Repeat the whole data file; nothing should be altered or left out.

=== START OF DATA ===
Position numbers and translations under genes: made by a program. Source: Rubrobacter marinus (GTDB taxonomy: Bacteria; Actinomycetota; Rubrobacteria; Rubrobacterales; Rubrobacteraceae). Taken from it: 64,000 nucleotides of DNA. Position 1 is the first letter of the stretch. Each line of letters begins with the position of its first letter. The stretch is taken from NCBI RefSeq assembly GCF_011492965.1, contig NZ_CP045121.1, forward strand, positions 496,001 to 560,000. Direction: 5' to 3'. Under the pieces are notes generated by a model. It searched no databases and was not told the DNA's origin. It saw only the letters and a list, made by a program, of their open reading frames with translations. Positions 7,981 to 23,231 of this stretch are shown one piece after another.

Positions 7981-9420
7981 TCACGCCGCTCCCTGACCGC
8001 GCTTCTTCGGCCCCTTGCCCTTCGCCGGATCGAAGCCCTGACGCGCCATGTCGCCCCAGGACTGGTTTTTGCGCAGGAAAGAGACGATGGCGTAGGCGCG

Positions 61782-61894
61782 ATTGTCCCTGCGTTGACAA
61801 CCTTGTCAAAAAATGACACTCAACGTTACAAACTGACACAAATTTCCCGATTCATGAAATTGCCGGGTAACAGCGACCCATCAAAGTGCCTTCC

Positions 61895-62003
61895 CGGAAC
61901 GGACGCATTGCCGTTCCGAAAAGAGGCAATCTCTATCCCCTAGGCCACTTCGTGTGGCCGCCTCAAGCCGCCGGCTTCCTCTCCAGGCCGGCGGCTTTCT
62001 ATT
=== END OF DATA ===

Position numbers and translations under genes: made by a program. Source: Rubrobacter marinus (GTDB taxonomy: Bacteria; Actinomycetota; Rubrobacteria; Rubrobacterales; Rubrobacteraceae). Taken from it: 64,000 nucleotides of DNA. Position 1 is the first letter of the stretch. Each line of letters begins with the position of its first letter. The stretch is taken from NCBI RefSeq assembly GCF_011492965.1, contig NZ_CP045121.1, forward strand, positions 496,001 to 560,000. Direction: 5' to 3'. Under the pieces are notes generated by a model. It searched no databases and was not told the DNA's origin. It saw only the letters and a list, made by a program, of their open reading frames with translations. Positions 7,981 to 23,231 of this stretch are shown one piece after another.

Positions 7981-9420
7981 TCACGCCGCTCCCTGACCGC
8001 GCTTCTTCGGCCCCTTGCCCTTCGCCGGATCGAAGCCCTGACGCGCCATGTCGCCCCAGGACTGGTTTTTGCGCAGGAAAGAGACGATGGCGTAGGCGCG

Positions 61782-61894
61782 ATTGTCCCTGCGTTGACAA
61801 CCTTGTCAAAAAATGACACTCAACGTTACAAACTGACACAAATTTCCCGATTCATGAAATTGCCGGGTAACAGCGACCCATCAAAGTGCCTTCC

Positions 61895-62003
61895 CGGAAC
61901 GGACGCATTGCCGTTCCGAAAAGAGGCAATCTCTATCCCCTAGGCCACTTCGTGTGGCCGCCTCAAGCCGCCGGCTTCCTCTCCAGGCCGGCGGCTTTCT
62001 ATT